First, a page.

Here’s a fascinating account at Fortune of the departure of Jeff Kindler as Pfizer’s CEO. The magazine says that they interviewed over 100 people to round up the details, but some of these meetings only feature four or five people in a room, so that narrows things down a bit. It’s also a back-room history of Pfizer over the last ten or fifteen years, and there’s a lot of high-level political stuff that wasn’t widely known at the time:
McKinnell kept boosting R&D budgets, maintaining Pfizer’s “shots on goal” approach — the more compounds you explored, in theory, the more drugs you’d generate. But drugs can take a full decade to be developed and approved, and nothing big would be ready for years.
So McKinnell fell back on the refuge of the desperate pharma CEO: In July 2002 he announced the acquisition of Pharmacia, the industry’s seventh-largest company, for $60 billion in stock. But even as Pfizer struggled to digest this latest meal, McKinnell seemed to spend less and less time at headquarters, becoming head of industry trade groups, funding an institute in Africa to combat AIDS, even writing a book about reforming health care.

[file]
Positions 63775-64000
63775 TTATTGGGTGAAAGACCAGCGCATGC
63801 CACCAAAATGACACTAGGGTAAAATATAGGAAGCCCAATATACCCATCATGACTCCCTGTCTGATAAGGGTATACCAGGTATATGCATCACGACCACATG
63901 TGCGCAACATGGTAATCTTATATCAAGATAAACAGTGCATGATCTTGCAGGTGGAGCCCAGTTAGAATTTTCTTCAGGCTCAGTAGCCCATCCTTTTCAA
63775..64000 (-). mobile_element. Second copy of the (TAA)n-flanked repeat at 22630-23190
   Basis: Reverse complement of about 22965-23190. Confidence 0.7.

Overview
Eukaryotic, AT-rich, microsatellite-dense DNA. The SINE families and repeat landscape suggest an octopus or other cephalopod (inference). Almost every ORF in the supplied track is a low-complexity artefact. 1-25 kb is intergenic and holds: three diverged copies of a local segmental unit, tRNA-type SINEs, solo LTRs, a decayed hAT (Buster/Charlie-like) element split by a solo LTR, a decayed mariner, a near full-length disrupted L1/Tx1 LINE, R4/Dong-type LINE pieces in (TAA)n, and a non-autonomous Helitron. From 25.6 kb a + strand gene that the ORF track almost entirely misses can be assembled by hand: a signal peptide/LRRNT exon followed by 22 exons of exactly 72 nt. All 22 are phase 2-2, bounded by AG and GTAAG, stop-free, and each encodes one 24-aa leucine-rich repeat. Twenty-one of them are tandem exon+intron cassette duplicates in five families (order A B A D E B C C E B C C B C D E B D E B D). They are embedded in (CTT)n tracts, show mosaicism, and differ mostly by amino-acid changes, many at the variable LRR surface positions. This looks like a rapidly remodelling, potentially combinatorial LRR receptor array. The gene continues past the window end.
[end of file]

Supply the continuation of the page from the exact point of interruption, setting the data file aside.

That left a power vacuum, and Bill Steere, the former CEO, seemed more than willing to fill it. . .”He says almost nothing,” says a person familiar with Pfizer’s board. “But people look to him to see how he nods and how he moves, because he knows the company better than anyone.”
With Pfizer no longer soaring, internal squabbling intensified. Vexed by what he viewed as Steere’s meddling, McKinnell even tried to terminate his consulting contract. Steere fended off that move. Support for him ran deep on the board: Later, when Steere turned 72, the mandatory retirement age for directors, the board raised it to 73 so he could stick around, then amended the provision again when he hit that limit.
Steere and McKinnell, former friends and colleagues, became mortal enemies. . .
Read the whole thing, if you’re interested in either Pfizer or the way that human beings behave at this level of a large corporation: anonymous letters, secret meetings, all varieties of intrigue. 14th-century Florence can offer little more in the way of power politics. There are those who swim in such waters like fish, but I’ve devoted time and effort trying to stay away.